Among renowned stories of pirates and treasure, toothless dentists and lumbering giant reptiles, the Galapagos Islands were part of a highly confidential military mission during World War II. In 1941, a top-secret military base was built on Baltra in response to U.S. concerns about Japanese actions. Read more about “The Rock” – a US Army Base.
The United States had been considering the strategic importance of the Galapagos Islands since the beginning of the 20th century. Following the construction of the Panama Canal in 1914, the archipelago became an important refueling site for trans-oceanic cargo transport ships and, even before this, in 1911, the US had suggested a 99-year lease of the archipelago for US$ 15 million. In 1941, come war in Europe and Asia, and then the attack on Pearl Harbor, the deed was done. The United States again approached Ecuador to discuss renting the islands as a military base with the aim of protecting the Panama Canal. The offer was not formally approved until 1942, but troops arrived in the archipelago just five days after Pearl Harbor and began building a small refueling station for naval aircraft. In March of 1942, construction of the US army base officially began. Famous visitors to the Base include Mrs. Eleanor Roosevelt.
Baltra Island was chosen to be the main base due to its flat landscape and geographic location in the center of the archipelago. Within just a few months, two airstrips and around 200 buildings had been built on Baltra. At this point in time, the airstrip on Baltra Island was the longest one in all of South America. Once construction was complete, the base was home to more than 2,400 servicemen, including one heavy bombardment squadron, one reinforced infantry company, one coastal artillery battery, a seacoast searchlight platoon and an air base detachment.
However, the base was certainly not a favorite among troops. It came to be nicknamed “The Rock” – a US army base, because as one serviceman explained to the then First Lady Eleanor Roosevelt, if you moved one rock, you would find two more beneath it. Despite the worldwide fame that the Galapagos Islands have today, morale was low at the base. The landscape was hot and barren, and the troops had next to nothing to do in their free time, spending much of their time deep-sea fishing, and keeping wild goats as pets. Because of the low morale, stays in the Galapagos were limited to six months. However, troops on the islands were treated well. A small city was built, which included a church, movie theatre, beer garden and even a bowling alley. The troops were also given the option to take college courses, which could later be transferred to universities in the United States. The island of Baltra is also known as South Seymour, although hardly anyone uses that name.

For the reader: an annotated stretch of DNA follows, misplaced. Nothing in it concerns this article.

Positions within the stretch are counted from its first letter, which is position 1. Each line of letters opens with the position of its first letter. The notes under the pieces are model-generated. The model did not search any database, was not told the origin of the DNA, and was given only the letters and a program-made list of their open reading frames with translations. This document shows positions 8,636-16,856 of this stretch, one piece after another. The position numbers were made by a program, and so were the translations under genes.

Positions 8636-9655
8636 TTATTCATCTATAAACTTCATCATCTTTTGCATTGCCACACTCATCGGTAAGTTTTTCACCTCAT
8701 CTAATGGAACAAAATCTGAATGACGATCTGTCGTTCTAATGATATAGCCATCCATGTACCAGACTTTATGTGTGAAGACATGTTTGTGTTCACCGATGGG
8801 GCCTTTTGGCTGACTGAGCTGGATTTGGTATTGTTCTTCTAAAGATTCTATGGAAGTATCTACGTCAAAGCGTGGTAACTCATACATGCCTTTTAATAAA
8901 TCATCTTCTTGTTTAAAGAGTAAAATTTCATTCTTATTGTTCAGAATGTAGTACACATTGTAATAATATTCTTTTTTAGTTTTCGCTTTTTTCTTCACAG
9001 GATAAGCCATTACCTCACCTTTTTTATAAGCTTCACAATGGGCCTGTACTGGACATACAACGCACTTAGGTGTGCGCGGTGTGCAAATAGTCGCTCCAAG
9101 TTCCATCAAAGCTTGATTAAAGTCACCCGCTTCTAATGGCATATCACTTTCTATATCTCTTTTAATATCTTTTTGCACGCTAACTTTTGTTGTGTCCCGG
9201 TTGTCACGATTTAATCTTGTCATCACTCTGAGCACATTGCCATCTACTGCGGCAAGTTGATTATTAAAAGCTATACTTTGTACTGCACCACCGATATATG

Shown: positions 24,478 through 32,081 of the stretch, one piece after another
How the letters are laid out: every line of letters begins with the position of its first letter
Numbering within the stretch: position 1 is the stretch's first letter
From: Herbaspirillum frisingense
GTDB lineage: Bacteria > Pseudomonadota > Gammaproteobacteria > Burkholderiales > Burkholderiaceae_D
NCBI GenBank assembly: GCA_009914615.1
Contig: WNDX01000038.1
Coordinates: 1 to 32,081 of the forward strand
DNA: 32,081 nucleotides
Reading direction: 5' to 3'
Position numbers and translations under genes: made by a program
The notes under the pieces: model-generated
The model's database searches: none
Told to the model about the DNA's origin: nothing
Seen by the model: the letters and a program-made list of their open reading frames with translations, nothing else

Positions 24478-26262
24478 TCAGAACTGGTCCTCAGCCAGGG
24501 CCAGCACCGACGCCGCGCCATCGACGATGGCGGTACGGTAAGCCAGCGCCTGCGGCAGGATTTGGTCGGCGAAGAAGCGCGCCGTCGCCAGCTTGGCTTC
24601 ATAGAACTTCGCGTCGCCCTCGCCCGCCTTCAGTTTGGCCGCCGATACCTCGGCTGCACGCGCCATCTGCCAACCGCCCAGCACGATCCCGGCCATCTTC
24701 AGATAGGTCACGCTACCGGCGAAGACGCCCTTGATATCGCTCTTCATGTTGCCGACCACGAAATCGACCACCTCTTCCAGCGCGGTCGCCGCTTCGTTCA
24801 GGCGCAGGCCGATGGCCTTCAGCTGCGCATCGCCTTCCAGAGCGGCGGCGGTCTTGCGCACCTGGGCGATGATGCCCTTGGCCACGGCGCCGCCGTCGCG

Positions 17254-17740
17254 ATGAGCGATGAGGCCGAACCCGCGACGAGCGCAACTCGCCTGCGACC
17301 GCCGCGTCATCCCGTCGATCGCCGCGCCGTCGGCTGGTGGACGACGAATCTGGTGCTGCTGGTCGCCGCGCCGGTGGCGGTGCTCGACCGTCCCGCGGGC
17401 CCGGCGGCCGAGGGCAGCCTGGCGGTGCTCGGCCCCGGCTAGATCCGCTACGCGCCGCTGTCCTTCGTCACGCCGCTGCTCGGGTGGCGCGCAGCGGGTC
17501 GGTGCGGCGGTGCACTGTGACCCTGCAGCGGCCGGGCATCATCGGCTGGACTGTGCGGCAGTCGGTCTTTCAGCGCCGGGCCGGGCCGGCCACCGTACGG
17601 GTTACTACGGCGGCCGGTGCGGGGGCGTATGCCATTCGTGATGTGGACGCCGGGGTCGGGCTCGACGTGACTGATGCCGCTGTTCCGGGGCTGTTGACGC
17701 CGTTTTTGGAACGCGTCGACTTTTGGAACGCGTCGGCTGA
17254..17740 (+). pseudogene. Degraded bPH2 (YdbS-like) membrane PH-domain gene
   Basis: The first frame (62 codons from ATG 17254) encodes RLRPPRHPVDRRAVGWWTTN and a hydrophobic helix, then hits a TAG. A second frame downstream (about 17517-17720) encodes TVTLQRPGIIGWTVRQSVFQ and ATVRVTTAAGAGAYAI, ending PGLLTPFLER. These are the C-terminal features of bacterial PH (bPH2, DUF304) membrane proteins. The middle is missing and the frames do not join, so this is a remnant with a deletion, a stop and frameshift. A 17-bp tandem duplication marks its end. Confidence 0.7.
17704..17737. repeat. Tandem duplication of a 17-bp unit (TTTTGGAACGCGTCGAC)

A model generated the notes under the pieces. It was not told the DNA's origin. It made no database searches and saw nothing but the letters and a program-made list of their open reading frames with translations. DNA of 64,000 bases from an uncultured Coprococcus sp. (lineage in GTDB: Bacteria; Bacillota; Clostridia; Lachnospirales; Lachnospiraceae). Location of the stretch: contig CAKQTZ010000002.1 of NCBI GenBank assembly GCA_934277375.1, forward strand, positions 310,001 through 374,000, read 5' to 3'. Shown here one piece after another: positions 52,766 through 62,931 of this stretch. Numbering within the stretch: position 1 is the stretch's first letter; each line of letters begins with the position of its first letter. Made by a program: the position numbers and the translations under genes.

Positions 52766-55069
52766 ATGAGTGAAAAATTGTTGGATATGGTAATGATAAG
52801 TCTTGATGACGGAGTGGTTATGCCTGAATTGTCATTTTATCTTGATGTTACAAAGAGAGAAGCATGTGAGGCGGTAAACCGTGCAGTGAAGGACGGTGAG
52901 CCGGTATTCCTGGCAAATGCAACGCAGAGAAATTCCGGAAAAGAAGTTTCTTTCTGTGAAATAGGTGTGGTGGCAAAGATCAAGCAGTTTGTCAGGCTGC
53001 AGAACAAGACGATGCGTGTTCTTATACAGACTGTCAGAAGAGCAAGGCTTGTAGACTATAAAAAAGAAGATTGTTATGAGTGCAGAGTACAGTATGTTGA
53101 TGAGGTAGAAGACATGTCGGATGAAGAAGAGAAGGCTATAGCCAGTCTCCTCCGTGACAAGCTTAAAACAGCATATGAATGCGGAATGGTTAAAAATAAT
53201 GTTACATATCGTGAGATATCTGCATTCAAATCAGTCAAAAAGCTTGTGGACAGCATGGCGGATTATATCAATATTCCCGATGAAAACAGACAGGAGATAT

As a result of this base, the population of the Galapagos Islands rose from 810 in 1941 to over 3200 individuals, with significant and lasting consequences for the islands. The demand for fish, agricultural products and water skyrocketed. While this was excellent news for the civilians, it produced large amounts of stress on the islands themselves. More land was required for farming, and travel to and from the islands increased significantly, thus increasing the threat of introduced animals and the movement of native species between islands. Furthermore, a water pipeline was built to carry water from the highlands to Wreck Bay in San Cristobal, from which point it was transported in barges to Baltra Island. The increased availability of water also increased immigration, which was even more prominent following the construction of the first land-based airport in the Galapagos Archipelago (which today is the main entry point for the majority of travelers to the islands).
The air base on Baltra was closed in 1946 following the end of the war, and much of what was built by the US army base was quickly dismantled. The majority of the materials from the structures were used by islanders to build some of the first houses in Puerto Ayora and Puerto Baquerizo Moreno. The remains of the base have since been pushed into history books and, for the most part, the top-secret base remains a secret to this day. However, traveling from the airport to the Canal de Itabaca, keep an eye out for the concrete bases of old buildings that had once been, now decorated with the cracks of time and home to animals and small flowers. Lucky travelers will even get a chance to see the almost extinct land iguanas, now back and roaming in different island locations. Some of these iguanas can be easily seen slowly walking near the airport facilities.
Blog Reviewed by: Francisco Dousdebés
Image Credits: US Army, galapagosonline, Wikimedia Commons, Francisco Dousdebés